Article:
U.S. House Democrats denounced the highly secretive trust industry in South Dakota and other U.S. states on Wednesday for allowing the wealthy to secretly shelter their assets onshore, enabling bad actors from around the world and helping to turn the United States into a leading international tax haven.

Lawmakers at the hearing by the House Ways and Means subcommittee on Oversight called for more transparency and enforcement by regulators and others, saying the United States must not invite ill-gotten wealth once harbored in notorious global financial hubs.

“Certain states have gone out of their way to craft laws to attract hidden wealth,” said subcommittee chair Bill Pascrell Jr. (D-N.J.). “…We’re not talking about the Cayman Islands. I said South Dakota…the Grand Cayman of the Great Plains.”

The lawmakers and a panel of experts cited findings by the International Consortium of Investigative Journalists and The Washington Post that found nearly 30 U.S. trusts held assets linked to people or companies accused of fraud, bribery or human rights abuses. The revelations were part of the Pandora Papers, an international investigation published in October that tracked the movement of money around the world.

“The United States has become one of the most secretive jurisdictions in the world,” Erica Hanichak, government affairs director at the nonpartisan Financial Accountability and Corporate Transparency (FACT) Coalition, told lawmakers. “This undesirable status harms average Americans, undermines national security, weakens democracy and erodes our tax base as well as other countries around the world.”

“The Pandora Papers opened the world’s eyes to the insidious effects of this secrecy,” she said.

Beverly Moran, a professor and taxation expert at Vanderbilt University Law School, told lawmakers that Congress should introduce laws that allow authorities to more easily identify the owners of companies and trusts created in the United States.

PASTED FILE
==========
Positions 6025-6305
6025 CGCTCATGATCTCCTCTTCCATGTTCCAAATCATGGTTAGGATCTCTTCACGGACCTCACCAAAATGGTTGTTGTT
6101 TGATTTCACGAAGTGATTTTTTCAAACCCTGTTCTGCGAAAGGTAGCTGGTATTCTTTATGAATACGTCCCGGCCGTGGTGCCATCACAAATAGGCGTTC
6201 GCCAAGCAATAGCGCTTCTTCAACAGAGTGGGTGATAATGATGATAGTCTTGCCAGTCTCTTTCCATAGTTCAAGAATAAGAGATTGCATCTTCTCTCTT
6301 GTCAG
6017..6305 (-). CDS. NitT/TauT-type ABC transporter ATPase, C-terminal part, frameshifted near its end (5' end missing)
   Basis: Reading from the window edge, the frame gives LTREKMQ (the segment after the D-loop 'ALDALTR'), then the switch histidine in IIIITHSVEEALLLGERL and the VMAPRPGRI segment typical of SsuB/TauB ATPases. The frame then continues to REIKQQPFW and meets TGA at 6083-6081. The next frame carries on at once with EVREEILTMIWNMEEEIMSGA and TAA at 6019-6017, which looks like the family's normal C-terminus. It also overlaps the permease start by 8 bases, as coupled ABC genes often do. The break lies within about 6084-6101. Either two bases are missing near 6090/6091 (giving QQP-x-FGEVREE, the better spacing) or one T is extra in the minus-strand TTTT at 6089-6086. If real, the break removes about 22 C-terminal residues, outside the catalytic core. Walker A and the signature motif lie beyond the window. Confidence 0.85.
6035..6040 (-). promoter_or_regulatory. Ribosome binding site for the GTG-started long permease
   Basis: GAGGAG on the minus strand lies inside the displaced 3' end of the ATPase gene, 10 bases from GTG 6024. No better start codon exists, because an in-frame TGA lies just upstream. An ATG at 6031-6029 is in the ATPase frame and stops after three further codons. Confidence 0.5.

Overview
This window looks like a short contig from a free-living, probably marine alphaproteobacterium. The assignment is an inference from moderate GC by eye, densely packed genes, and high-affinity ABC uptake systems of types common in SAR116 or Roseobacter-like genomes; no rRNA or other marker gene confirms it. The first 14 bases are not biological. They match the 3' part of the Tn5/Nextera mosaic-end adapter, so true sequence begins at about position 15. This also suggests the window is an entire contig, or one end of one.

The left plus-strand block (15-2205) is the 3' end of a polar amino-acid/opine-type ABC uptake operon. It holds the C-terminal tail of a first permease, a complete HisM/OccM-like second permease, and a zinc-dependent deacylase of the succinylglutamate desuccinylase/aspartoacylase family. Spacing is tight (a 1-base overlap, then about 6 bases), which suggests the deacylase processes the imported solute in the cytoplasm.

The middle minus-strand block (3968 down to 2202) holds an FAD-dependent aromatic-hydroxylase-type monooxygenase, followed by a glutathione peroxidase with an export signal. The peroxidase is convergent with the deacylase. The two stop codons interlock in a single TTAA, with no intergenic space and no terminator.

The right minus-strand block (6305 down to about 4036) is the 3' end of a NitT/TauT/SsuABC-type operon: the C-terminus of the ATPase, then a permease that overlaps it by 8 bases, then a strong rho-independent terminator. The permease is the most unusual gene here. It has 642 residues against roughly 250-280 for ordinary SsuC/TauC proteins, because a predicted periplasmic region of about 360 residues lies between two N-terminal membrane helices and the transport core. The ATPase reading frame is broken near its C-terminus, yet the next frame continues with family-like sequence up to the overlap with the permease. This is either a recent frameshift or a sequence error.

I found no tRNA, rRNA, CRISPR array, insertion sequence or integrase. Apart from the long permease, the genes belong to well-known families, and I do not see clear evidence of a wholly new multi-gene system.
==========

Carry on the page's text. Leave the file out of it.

Many states, including South Dakota, Wyoming and Delaware, have over decades enacted strict privacy laws, hindering investigations by law enforcement. Moran said lawmakers should move quickly.

“Tax havens are contagious,” she said. “Once they enter, they spread.”

South Dakota Gov. Kristi L. Noem (R) declined an invitation by the committee to participate, saying she had prior commitments.

Mike Kelly (R-PA), the subcommittee’s ranking member, argued the Pandora Papers provided no proof of illegality among those who moved assets into the United States and that “an over zealous regulatory approach” would hurt Americans who legally use trusts to manage and pass down wealth.

David R. Burton, a senior fellow in economic policy at the Heritage Foundation, added that financial and personal privacy were key components of a free society. “There’s a newfound war on trusts, apparently,” he said.

Pascrell countered that stronger oversight would protect taxpayers as well as families who legitimately rely on trusts and other financial tools. At the start of Wednesday’s hearing, he noted that South Dakota trusts hold assets of more than $360 billion, an amount that has quadrupled over the past decade.

Citing a Bruce Springsteen lyric, Pascrell said allowing U.S. tax havens to go without additional oversight could lead to “trouble in the heartland.”